Since the late 1990s, my work has dealt with how the human condition attempts to maintain its integrity in the midst of our hyper-connected technological reality, not by escaping to a more primitive time, but by finding the humanity within the machine and learning to love it.
Trained in computer science at Princeton University, I write software programs that automatically collect very large data sets from the Internet, then analyze and process these data sets in real-time, extracting stories and patterns. They are then presented back on the Internet in playful, beautiful ways, closing the feedback loop. Since my work typically incorporates millions of found, personal artifacts collected from public blogs, dating sites, forums, and social networks, viewers often find their own words and pictures in my finished pieces, making them two-way mirrors in which people see reflections of themselves even as they voyeuristically glimpse the lives of others. As an optimist, I prefer to illustrate the utopian promise of technology by focusing on its human, emotional side, which constantly battles the widespread belief that exponential technological growth will produce a dystopian future. These works are never “finished”, as they continually add new data from the Internet as it becomes available, growing and changing every few minutes like organic digital creatures or creative machines. In this sense, my works become alive and autonomous the moment I release them.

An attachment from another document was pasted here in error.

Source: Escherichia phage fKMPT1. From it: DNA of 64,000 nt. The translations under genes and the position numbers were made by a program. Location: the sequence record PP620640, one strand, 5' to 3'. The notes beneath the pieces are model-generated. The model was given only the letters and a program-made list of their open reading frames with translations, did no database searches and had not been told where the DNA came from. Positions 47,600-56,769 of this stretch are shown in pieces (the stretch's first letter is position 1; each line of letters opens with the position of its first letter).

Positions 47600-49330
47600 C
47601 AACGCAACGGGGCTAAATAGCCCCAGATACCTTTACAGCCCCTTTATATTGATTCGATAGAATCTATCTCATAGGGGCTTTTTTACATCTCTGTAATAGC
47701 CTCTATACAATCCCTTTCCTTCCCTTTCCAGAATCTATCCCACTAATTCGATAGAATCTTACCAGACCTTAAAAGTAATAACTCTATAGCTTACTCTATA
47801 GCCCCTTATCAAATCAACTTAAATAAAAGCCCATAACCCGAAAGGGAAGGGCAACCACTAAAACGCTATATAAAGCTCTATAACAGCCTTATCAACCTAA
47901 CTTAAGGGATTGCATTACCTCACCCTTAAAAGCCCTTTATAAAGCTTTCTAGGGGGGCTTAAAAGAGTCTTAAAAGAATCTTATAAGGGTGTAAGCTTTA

I have been developing two related but distinct bodies of work — the first, as described above, explores man in the machine, while the second explores the machine in man. The former category, consisting of pieces like We Feel Fine and I Want You To Want Me, is more global in scope. For instance, We Feel Fine scans the world’s newly posted blog entries every minute, collecting sentences that contain the phrase “I feel” or “I am feeling”, which it then saves in a database along with demographic information about the author (age, gender, location, and weather), creating an archive of human emotions that grows by about 15,000 new feelings per day, and which has collected over 13 million feelings since 2005. The latter category, consisting of pieces like The Whale Hunt, is more personal, and involves subjecting myself to rituals and situations as regimented and repetitive as those conducted by my computer programs, forcing me to gain some degree of empathy with the computers I enslave to make my work. For instance, in The Whale Hunt, I documented a traditional Alaskan Eskimo whale hunt with a plodding sequence of 3,214 photographs, taken at five-minute intervals for seven days, and at even higher frequencies in moments of high adrenaline. This established a “photographic heartbeat” that more or less matched the changing pace of my own heartbeat, and which recorded every moment of the hunt. This approach appeals to my obsession with bringing simplicity and order to chaos, in both my life and my work.
One final theme running through both bodies of work (and why I place so much faith in technology) is a belief that science and spirituality will soon converge (despite the rift that has traditionally separated them) and that technology will be the mediator to broker the deal. As developments in fringe physics and cosmology start to suggest a model of reality that resembles the ancient spiritual teachings of Hinduism, Sikhism, and certain mystical religions, I imagine a future where technology itself becomes spiritual, and this is finally something I can believe in.
August 2009 . Brooklyn, NY